Rise up, my love, my fair one,
And come away!”
The February 9th workshop at Happy Bambino has been canceled–but keep your eye here fo r future opportunities to sign up for a Baby Milestones workshop!
In just a week or so, I’ll be teaching my first class at Happy Bambino! If you have never visited their store or their site, do so as soon as you can! I’m really glad to be getting involved with such a wonderful neighborhood resource.
It will be a workshop for new moms, new-mom-again moms, and those who know new moms to put together a Baby Milestones Album, twenty-eight pages (twelve calendar-layouts, fourteen of your own layouts, and a double-page birthday spread) designed to help parents “catch” the events of their child’s first year. I want to help give my workshop clients the chance to express and preserve their experiences of childbirth and parenting, using the story-telling tools of journaling and scrapbooks. When the moments happen, the album will be there!
The Happy Bambino Baby Milestones Workshop will take place on February 9th from 1:00-4:00 p.m. at Happy Bambino in Madison. The cost is $49 until January 31st. Workshop participants need to bring a refillable 12×12 scrapbook album with them to class. I’ll provide stickers, paper, calendar mats, and other materials. For those that prefer not to bring their own, albums are available for purchase from my CM Website or on the day of the class for $30.
Register on line at www.happybambino.com, and please leave a comment here if you have any questions!
With ten little feet at our house under the age of 11, shoes are always an issue. We seem to either be looking for a matching shoe or needing to get bigger shoes for at least one of our five children. There are days when I wish that shoes came with a homing device (press G!) or that boys’ black dress shoes grew on trees. So when I got this card on my birthday a few weeks ago I wished that I could find this shoe…well, the pair in a size 10 to wear with my jeans. It is a fabulous shoe and I think that wearing a pair of shoes like this would allow me to express a little part of me that is not often seen.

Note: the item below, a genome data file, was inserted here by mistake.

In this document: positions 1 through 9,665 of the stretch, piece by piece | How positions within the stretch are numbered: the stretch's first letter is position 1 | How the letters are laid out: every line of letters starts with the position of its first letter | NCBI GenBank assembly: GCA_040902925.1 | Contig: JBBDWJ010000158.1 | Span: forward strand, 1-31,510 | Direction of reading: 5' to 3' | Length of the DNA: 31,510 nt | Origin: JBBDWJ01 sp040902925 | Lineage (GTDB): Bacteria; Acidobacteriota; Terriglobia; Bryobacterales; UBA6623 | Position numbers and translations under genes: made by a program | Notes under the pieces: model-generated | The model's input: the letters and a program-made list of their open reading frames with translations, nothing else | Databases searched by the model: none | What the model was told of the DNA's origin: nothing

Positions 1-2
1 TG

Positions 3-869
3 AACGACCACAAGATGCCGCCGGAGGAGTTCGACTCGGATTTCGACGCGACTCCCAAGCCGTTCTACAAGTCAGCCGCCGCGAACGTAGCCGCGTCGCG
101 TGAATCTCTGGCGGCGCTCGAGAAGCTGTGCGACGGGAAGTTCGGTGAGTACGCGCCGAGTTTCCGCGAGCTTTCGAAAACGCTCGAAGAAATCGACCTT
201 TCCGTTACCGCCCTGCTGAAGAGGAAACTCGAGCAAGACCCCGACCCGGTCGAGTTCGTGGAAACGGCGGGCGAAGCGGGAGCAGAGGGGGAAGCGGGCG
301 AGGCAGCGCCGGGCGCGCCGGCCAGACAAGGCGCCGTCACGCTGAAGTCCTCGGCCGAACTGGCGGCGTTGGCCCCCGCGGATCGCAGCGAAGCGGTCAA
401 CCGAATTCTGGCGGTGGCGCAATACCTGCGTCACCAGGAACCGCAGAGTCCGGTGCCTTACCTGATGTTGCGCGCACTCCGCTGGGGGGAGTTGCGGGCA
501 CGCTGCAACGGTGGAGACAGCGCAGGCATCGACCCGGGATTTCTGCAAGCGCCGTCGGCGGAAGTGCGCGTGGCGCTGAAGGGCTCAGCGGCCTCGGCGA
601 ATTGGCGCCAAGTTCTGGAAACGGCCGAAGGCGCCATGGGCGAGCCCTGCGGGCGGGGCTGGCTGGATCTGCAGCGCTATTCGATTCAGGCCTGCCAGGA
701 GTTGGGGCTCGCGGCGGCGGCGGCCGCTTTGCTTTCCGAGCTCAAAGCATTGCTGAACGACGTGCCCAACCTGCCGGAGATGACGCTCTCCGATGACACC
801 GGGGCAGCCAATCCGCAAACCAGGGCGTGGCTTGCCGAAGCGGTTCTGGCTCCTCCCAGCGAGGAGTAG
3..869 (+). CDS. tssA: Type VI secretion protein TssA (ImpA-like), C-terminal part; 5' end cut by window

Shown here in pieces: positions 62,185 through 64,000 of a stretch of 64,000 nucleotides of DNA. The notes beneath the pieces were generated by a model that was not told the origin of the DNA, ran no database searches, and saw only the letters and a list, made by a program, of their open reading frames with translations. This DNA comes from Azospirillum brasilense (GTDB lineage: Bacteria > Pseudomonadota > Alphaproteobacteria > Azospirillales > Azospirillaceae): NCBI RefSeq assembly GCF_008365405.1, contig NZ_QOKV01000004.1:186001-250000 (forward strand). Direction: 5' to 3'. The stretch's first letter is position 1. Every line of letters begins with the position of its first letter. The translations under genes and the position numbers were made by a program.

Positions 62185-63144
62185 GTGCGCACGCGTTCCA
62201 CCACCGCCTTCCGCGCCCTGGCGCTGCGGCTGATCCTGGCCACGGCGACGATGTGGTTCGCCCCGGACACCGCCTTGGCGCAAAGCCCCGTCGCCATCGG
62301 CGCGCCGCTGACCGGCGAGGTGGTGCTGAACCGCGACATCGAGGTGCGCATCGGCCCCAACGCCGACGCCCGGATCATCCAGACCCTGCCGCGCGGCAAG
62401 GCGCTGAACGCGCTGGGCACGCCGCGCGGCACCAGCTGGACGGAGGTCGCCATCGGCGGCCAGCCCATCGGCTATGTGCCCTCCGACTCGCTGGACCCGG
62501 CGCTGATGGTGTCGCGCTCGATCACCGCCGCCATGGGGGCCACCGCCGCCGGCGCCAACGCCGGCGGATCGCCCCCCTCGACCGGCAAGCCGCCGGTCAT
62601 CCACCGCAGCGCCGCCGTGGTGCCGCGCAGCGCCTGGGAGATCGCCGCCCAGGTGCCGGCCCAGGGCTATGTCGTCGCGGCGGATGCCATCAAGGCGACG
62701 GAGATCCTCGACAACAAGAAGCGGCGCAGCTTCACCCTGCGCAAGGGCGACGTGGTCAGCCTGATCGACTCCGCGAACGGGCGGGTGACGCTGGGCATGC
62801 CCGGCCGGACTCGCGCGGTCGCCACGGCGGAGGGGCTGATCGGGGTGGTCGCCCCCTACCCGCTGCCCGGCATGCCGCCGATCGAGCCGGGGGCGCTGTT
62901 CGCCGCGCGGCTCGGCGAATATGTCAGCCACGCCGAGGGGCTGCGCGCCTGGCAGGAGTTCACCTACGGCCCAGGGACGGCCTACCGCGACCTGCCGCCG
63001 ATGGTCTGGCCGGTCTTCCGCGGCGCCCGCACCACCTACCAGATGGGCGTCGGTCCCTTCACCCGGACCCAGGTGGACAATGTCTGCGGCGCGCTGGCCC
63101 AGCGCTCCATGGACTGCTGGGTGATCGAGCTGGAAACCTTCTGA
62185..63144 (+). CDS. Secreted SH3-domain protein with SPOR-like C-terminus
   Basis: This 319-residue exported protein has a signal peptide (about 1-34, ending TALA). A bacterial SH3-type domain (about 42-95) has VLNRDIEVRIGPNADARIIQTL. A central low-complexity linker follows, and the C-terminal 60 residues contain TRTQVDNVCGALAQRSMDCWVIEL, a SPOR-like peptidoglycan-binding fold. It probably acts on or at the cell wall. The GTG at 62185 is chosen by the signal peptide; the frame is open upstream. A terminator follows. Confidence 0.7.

So if anyone finds these shoes (I know they aren’t made for walkin’…) — let me know.
I love my boys! They have brought so many things to this girly-girl: baseball, stick collections, and energetic wrestling matches, just to name a few. And honestly I have never thought of adding something new to the holiday season. But as I posted on traditions I began to think about Santa Lucia. I told my husband that perhaps it would be okay because I am Norwegian and now we have girls! This celebration has fond memories for my husband as he grew up in a Swedish congregation on Chicago’s North side. And since he grew up in an all boy (and non-Swedish) household, his family probably did not celebrate this holiday outside of the church.
My husband and I wouldn’t want to adopt things that are not really part of our culture and would have no meaning, so I did some research. I found that Santa Lucia is celebrated throughout the Scandinavian countries and even has some roots in Germany. Her story, which like many saints’ stories is dramatic and gruesome, is the tale of her mother’s pursuit of healing, and her own devotion to her mothers healer, Christ the Bridegroom. Her desire to be possessed by Christ rather than by earthly suitors resulted in her martyrdom, and in her becoming a patron saint of chastity, eyes, and light.
The idea of Naomi and Gwenna dressing in white, Naomi in a wreath with candles, singing and serving coffee and rolls, sounds delightful. In this crazy head of mine I am even wondering if I could make special robes for the girls that they could wear year after year. Oh, the possibilities are endless! There is a family in our church who visits every year to a different house of someone in the community, serving rolls and coffee on the Saturday after St. Lucy’s day. Is it our turn? What do you think?
At this time of year our minds seem to remember things past. Visions of sugar plums dance in our heads, and we vow either to make happier memories for our kin, or to live out our traditions just exactly as we did when we were very young. Each year, we grasp at something solid, with roots that can bind us to our parents’ olden days and to the new days of our children. Each year, we seek remembered and imagined grace.